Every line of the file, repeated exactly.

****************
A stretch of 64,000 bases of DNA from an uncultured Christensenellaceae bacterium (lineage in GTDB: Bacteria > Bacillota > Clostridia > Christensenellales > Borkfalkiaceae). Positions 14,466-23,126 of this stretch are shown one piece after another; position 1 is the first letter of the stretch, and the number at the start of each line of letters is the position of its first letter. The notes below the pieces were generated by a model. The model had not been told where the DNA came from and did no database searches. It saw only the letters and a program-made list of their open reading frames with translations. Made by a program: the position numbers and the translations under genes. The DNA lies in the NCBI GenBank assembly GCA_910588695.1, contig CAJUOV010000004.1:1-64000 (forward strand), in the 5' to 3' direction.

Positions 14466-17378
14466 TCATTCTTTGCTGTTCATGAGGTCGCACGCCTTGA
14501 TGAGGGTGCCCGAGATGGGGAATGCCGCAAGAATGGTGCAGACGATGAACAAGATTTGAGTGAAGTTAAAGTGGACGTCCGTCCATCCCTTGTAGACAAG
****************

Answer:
A stretch of 64,000 bases of DNA from an uncultured Christensenellaceae bacterium (lineage in GTDB: Bacteria > Bacillota > Clostridia > Christensenellales > Borkfalkiaceae). Positions 14,466-23,126 of this stretch are shown one piece after another; position 1 is the first letter of the stretch, and the number at the start of each line of letters is the position of its first letter. The notes below the pieces were generated by a model. The model had not been told where the DNA came from and did no database searches. It saw only the letters and a program-made list of their open reading frames with translations. Made by a program: the position numbers and the translations under genes. The DNA lies in the NCBI GenBank assembly GCA_910588695.1, contig CAJUOV010000004.1:1-64000 (forward strand), in the 5' to 3' direction.

Positions 14466-17378
14466 TCATTCTTTGCTGTTCATGAGGTCGCACGCCTTGA
14501 TGAGGGTGCCCGAGATGGGGAATGCCGCAAGAATGGTGCAGACGATGAACAAGATTTGAGTGAAGTTAAAGTGGACGTCCGTCCATCCCTTGTAGACAAG